I am just so excited that Ms. Sharratt has taken time to write an essay for my Book Club Exchange feature where she discusses the importance of book clubs and readers. Even though she finds that she isn't able to meet with her fans in person very often, she still realizes how valuable they are to her writing!
A Hermit’s Guide to Book GroupsBook clubs are such a blessing to authors. In this digital age of apathy, distraction, and short attention spans, book groups are champions of the written word. They just don’t talk about books—they inspire a genuine passion for reading.
Alas, I must hang my head in shame and confess that I am not the book group maven I long to be. Mostly geography gets in my way. An American expat, I live in the beautiful Pendle region of Lancashire in Northern England. This wild brooding landscape inspired my new novel, Daughters of the Witching Hill, which draws on the true story of a family caught up in the Pendle Witch Hunt of 1612. The downside of being so close to nature and such dramatic history is that I live like a hermit in this rural area. On an average day I see more sheep and horses than people. Most of my audience is in North America, an ocean away, which makes even speaker phone visits to book groups a challenge.
Still I yearn to make that connection to readers however I can. For a hermit like me, going on book tour, both a traditional city to city tour and a virtual blog tour, is essential. I simply have to connect with my readers, face to face or online. A writer is not a writer without her readers.
Readers are the reason we write, the reason we get up in the morning and sit for hours in front of our computer screen.
An astute author can learn as much from book groups as from professional editors and critics. My good friend, the brilliant novelist Sandra Gulland, gives a draft of her latest novel to her book group and lets them rip it apart for her so that she can learn from their insights before she puts in the final revisions.
While I don’t have a home circle book group to critique my drafts as Sandra does, I can say that for me, the writing process does not come full circle until I have that dialogue with my readers and listen to their experience of reading my novel. Only when this happens do I feel my book has “hit home.”
My most moving experience as a writer to date happened because of a book club.
Once, at a reading in Saint Paul, Minnesota, a woman presented me with an exquisite piece of origami work and invited me to unfold the sumptuous crimson paper. This creation was an invitation to join their book group discussion of my first novel, Summit Avenue. The origami artist had taken such care, using quotes from my novel, and designing the piece so that it opened like a heart. Reader feedback rarely gets better than this.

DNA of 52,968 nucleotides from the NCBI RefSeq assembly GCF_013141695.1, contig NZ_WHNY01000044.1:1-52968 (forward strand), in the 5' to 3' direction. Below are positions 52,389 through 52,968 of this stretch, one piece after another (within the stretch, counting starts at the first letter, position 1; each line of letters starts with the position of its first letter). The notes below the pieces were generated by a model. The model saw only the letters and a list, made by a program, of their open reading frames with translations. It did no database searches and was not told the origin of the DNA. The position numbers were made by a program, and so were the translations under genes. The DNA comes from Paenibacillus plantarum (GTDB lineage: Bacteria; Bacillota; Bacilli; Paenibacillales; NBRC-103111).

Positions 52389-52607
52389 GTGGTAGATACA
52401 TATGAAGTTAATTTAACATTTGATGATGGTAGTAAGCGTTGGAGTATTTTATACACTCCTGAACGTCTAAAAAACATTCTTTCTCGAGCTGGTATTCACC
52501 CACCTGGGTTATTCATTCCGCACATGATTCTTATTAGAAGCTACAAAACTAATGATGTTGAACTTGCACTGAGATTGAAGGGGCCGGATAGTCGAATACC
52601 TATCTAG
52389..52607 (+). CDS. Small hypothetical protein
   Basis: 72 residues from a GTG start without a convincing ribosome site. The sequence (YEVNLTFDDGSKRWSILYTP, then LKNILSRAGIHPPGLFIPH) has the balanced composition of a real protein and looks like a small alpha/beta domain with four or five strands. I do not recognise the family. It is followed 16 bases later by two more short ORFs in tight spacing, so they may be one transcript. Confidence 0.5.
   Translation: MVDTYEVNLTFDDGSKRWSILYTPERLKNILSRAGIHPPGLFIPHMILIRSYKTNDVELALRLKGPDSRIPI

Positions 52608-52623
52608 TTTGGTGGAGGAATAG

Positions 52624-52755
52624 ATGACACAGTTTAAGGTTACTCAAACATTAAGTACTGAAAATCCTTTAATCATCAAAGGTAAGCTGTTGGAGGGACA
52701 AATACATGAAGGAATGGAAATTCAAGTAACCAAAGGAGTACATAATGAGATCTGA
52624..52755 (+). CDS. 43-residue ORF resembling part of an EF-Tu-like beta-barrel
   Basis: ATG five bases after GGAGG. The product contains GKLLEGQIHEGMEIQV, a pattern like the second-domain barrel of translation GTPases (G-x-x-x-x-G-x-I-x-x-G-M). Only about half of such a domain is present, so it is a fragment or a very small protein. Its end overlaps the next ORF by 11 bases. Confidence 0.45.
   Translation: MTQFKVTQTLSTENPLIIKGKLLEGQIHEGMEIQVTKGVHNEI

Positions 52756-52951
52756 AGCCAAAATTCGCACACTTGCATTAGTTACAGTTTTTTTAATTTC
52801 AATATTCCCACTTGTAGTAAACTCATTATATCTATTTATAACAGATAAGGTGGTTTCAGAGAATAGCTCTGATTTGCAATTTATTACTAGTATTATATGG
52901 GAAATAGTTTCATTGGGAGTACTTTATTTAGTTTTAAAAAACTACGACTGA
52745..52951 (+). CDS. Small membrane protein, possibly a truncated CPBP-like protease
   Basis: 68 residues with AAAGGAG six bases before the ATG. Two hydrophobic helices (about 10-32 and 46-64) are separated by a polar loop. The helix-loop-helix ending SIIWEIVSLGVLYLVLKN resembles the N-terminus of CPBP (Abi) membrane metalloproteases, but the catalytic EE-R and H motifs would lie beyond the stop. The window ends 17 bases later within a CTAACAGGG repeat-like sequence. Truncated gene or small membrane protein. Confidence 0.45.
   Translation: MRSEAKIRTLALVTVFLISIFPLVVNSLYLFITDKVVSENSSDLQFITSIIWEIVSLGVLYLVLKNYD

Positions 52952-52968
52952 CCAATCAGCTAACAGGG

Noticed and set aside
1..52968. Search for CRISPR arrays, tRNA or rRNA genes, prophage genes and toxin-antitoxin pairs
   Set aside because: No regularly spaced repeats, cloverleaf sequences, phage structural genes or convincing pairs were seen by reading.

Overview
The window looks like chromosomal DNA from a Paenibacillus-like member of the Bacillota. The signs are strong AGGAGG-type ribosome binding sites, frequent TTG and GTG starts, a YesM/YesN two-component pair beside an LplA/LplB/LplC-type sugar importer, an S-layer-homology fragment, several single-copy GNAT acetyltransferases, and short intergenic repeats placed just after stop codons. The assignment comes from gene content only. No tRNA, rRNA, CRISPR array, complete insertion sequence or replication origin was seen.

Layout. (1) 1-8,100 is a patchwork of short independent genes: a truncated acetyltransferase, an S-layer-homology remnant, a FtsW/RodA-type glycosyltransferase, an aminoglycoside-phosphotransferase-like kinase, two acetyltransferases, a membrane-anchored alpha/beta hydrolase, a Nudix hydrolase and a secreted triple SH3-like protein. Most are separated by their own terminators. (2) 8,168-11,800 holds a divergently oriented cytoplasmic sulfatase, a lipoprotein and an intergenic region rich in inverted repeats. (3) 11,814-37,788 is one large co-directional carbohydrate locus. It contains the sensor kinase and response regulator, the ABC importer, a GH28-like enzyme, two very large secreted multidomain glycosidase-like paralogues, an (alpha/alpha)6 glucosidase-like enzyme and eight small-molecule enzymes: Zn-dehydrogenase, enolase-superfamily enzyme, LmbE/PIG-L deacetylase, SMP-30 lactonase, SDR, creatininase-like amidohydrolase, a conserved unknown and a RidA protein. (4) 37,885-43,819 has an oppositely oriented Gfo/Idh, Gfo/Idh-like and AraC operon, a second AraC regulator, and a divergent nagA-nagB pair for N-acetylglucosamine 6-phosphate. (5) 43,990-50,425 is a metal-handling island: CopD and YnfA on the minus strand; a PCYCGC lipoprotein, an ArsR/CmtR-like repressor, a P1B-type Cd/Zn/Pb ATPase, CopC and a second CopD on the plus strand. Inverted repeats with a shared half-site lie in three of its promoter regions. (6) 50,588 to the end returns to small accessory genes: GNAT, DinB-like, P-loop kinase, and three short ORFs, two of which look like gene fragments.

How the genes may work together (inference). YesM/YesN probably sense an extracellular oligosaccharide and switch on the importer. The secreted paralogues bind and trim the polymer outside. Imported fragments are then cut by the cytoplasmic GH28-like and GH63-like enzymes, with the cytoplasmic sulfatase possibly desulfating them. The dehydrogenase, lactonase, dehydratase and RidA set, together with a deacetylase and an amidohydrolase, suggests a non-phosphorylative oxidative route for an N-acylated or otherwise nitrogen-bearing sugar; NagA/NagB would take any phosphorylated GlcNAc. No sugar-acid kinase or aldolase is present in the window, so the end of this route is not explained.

For the publication of my fourth novel, Daughters of the Witching Hill, even I, the hermit, am getting into action. For a few weeks, I shall say goodbye to my beloved horse and board a plane for the Virginia Festival of the Book where I’ll be joining the fabulous Barbara Drummond Mead’s Book Group Choices discussion panel. A bit later I’ll be heading off to Gunflint Lodge in Northern Minnesota for the Books in the Woods reading retreat, one of the few places where one can be a secluded hermit and a book group maven at the same time. At Books in the Woods, I’ll be leading a discussion on Louise Erdrich’s masterpiece, The Last Report of the Miracles at Little No Horse. As a writer, you learn a great deal about your craft from discussing the work of stellar writers such as Erdrich.
And so it begins. Book groups have cast their spell on this hermit.
Giveaway alert: I have a copy of DAUGHTERS OF THE WITCHING HILL to give to one reader. All you have to do is leave a comment (with a valid email address) telling me why you want to read this book. The giveaway will be open until Wednesday, May 5th at 11:59 p.m. ET, and I will notify the winner the following day. This contest is open to those of you with a U.S. or Canada mailing address. Good luck!
Mary Sharratt is the author of the critically acclaimed novels SUMMIT AVENUE, THE REAL MINERVA, and THE VANISHING POINT. She is an American writer who lives in Lancashire, England, literally on the spot where the Pendle witch hunt unfolded. All the major characters and events portrayed in the novel are drawn from court clerk Thomas Potts's account of the 1612 Lancashire witch trials, in which seven women and two men were hanged as witches.
A huge thanks to Ms. Sharratt for sharing some of her thoughts about book clubs. If you are interested in participating in a future Book Club Exchange, please contact me at bookingmama(at)gmail(dot)com.